7th Grade ELA

  • Mrs. Wellington

    STARS Program

    7th Grade ELA Syllabus

     Room 226

     

     

    Course Description

     

    Welcome to 7th grade and welcome to Mrs. Wellington’s English Language Arts class!

     

    The grade 7 curriculum modules are designed to address CCSS ELA outcomes during a 45-minute English Language Arts block. The overarching focus for all modules is on building students’ literacy skills as they develop knowledge about the world.

     

    Units of Study:

     

    Module 1: Journeys and Survival

    Focus:  Reading Closely and Writing to Learn

    Description:

    Students explore the experiences of people of Southern Sudan during and after the Second Sudanese Civil War. They build proficiency in using textual evidence to support ideas in their writing, both in shorter responses and in an extended essay. They read A Long Walk to Water, analyzing the points of view of the central characters, Salva and Nya. Students focus on one key theme: how individuals survive in challenging environments. The novel is paired with complex informational texts on Sudan. Students then combine research about Sudan with quotes the novel and craft a research- based two-voice poem.

     

    Texts:

    A Long Walk to Water, Linda Sue Park

    “Sudanese Tribes Confront Modern War,” Karl Vick

     

     

     

     

     

    Module 2A: Working Conditions

    Focus:  Working With Evidence

    Description:

    Students explore the issue of working conditions, historical and modern-day. They analyze how people, settings, and events interact in literary and informational texts. Students first focus on Lyddie (about a girl who works in the Lowell mills); they write an argument essay about Lyddie’s choices around joining a protest over working conditions. Then they read a speech by César Chávez (tracing how the sections of the text combine to build central claims) as they consider the role that workers, the government, and consumers play in improving working conditions. Finally, a short research project explore show businesses can affect working conditions. As a final performance task, students create a guide to working conditions in the garment industry.

    Texts:

     

    Lyddie, Katherine Patterson

     

    “Commonweath Club Address,” César Chàvez

     

     

    Module 3A: Slavery: The People Could Fly

    Focus:  Understanding Perspectives

    Description:

    This module focuses on the autobiography of Frederick Douglass, with specific attention to understanding how he uses language in powerful ways and how he tells his story in order to serve his purpose of working to abolish slavery. Students begin by building background knowledge about Douglass and his historical context. They then read closely key excerpts from his Narrative, focusing on his message as well as the author’s craft. Finally, they select one episode from the Narrative and rewrite it as a children’s story, using Frederick Douglass: The Last Day of Slavery as a mentor text.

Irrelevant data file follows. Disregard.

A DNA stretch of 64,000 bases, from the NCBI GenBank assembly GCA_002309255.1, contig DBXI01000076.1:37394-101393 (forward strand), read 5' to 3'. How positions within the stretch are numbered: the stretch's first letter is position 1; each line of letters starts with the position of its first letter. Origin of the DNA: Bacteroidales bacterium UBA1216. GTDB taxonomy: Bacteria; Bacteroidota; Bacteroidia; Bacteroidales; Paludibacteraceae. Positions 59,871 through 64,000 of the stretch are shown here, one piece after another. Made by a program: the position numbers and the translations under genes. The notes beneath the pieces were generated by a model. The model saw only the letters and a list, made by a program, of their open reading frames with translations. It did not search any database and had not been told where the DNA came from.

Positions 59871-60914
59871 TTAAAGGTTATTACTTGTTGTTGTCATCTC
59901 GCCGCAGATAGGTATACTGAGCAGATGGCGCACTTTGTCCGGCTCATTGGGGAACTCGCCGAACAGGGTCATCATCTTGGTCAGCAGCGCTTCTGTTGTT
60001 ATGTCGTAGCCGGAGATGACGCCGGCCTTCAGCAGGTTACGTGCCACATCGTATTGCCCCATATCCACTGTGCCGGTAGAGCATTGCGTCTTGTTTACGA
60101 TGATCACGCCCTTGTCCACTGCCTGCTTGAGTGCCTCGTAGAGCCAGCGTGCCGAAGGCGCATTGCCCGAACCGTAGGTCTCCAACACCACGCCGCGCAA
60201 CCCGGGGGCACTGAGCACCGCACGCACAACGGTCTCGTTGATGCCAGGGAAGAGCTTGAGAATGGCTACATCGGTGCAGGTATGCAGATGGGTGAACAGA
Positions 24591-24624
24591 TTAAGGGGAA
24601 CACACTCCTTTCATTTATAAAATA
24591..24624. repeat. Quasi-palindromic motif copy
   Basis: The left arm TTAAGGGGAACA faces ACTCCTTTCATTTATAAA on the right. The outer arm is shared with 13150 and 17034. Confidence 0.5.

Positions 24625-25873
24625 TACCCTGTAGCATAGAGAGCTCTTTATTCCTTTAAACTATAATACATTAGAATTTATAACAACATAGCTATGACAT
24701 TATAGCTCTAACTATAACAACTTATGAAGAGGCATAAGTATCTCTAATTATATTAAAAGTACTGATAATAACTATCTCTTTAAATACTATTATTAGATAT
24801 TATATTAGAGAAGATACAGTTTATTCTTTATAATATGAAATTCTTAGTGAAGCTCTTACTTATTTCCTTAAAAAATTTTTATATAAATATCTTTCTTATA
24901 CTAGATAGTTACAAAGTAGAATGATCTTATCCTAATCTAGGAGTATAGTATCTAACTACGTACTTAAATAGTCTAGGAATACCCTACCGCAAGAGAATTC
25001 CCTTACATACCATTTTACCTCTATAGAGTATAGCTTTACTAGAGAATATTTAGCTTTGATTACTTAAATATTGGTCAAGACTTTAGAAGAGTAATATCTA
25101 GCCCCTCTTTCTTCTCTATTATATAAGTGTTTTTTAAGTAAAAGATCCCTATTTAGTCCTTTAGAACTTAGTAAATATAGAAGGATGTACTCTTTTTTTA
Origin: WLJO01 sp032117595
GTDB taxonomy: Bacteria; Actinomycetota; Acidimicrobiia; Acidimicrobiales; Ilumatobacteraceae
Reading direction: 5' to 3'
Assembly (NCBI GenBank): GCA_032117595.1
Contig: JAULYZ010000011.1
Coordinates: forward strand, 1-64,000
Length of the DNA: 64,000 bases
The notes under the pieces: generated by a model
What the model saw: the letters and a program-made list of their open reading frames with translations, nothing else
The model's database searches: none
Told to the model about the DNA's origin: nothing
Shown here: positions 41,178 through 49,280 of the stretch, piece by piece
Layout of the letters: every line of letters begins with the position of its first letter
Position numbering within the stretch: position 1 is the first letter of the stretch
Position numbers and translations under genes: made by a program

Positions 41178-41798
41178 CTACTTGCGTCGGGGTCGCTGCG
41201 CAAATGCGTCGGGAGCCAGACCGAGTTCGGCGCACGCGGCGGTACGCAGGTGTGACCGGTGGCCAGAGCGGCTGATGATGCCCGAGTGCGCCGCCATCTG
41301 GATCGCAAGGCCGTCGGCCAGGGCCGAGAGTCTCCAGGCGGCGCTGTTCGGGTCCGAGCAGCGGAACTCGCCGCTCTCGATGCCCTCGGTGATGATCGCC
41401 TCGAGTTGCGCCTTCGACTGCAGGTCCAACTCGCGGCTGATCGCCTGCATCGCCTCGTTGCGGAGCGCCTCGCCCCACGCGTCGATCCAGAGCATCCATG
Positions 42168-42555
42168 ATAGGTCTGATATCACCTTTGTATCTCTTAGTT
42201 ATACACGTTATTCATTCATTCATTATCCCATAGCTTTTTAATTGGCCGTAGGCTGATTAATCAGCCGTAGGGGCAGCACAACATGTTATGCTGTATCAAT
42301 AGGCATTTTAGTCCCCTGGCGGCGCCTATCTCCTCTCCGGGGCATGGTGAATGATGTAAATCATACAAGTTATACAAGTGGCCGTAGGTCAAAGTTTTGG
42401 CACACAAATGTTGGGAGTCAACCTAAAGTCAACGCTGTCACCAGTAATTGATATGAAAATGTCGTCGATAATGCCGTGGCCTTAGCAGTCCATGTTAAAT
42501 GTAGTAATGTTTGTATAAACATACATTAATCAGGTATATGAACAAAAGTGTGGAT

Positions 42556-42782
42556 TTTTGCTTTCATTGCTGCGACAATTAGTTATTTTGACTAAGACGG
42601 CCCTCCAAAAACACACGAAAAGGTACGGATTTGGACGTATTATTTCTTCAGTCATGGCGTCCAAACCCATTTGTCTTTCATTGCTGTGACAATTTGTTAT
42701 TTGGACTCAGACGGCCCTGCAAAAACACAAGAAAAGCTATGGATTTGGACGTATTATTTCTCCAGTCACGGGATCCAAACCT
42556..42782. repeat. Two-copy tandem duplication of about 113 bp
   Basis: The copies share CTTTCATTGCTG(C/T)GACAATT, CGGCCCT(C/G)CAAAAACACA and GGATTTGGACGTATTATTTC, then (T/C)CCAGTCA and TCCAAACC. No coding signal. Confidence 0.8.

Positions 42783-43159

Text:

    Narrative of the Life of Fredrick Douglas (excerpts)

     

     

     

     

    Important Skills Imbedded into the Curriculum:

     

    Close Reading Strategies                                                              Finding the Theme

    Identifying and Using Text Based Evidence                            Paraphrasing

    Editing                                                                                               Point of View

    Restating the Question                                                                 Perspective

    Using Context Clues                                                                        Critical Thinking Skills

    Identifying Literary Terms                                                          Identifying Main Idea

    Figurative Language                                                                      Reading Comprehension

     

     

    Other texts read:

     

    My Brother Sam is Dead

     

    Materials

    o   NYS Common Core ELA Curriculum (Engage NY)

    o   Yellow 3-Ring Binder

    o   Pencils and Paper

     

    Grading

    Grading is based on a total points system. Points are awarded for effort, progression, tests, quizzes, participation, and homework. Homework will be given at least 1 to 2 times per week. Homework will never be new information but rather reinforcement of previously taught skills.

    Parents will also receive quarterly IEP Goal Progress reports as well as traditional Marking Period grades.

     

    Participation

    Students are expected to participate daily. The small class sizes and low anxiety atmosphere created will help make students comfortable for this. We are also extremely fortunate to have Promethean ActivBoards in our classrooms. These will enable increased student interaction with the social studies curriculum and with each other.

     

    Home/School Communication

    Parents are encouraged to contact me whenever questions or concerns arise. The most efficient way to contact me is through email but parents may call the school whenever necessary. Also I encourage parents to view my school webpage for upcoming announcements and information. Weekly homework is also posted on the webpage as well as upcoming quizzes and tests. You can access my webpage by going to www.cityhonors.org , navigating to the STARS website, selecting Student Resources from the left side and selecting my name. You may also input the following URL:

     

    Mrs. Wellington’s webpage:

    /webpages/swellington/

     

    Contact Information: Email: Sbwellington@buffaloschools.org

    School Phone: 816-4230, ext. 1226

     

    I look forward to a successful year full of learning and ELA fun!

     

                                                                                                                Mrs. Sarah Wellington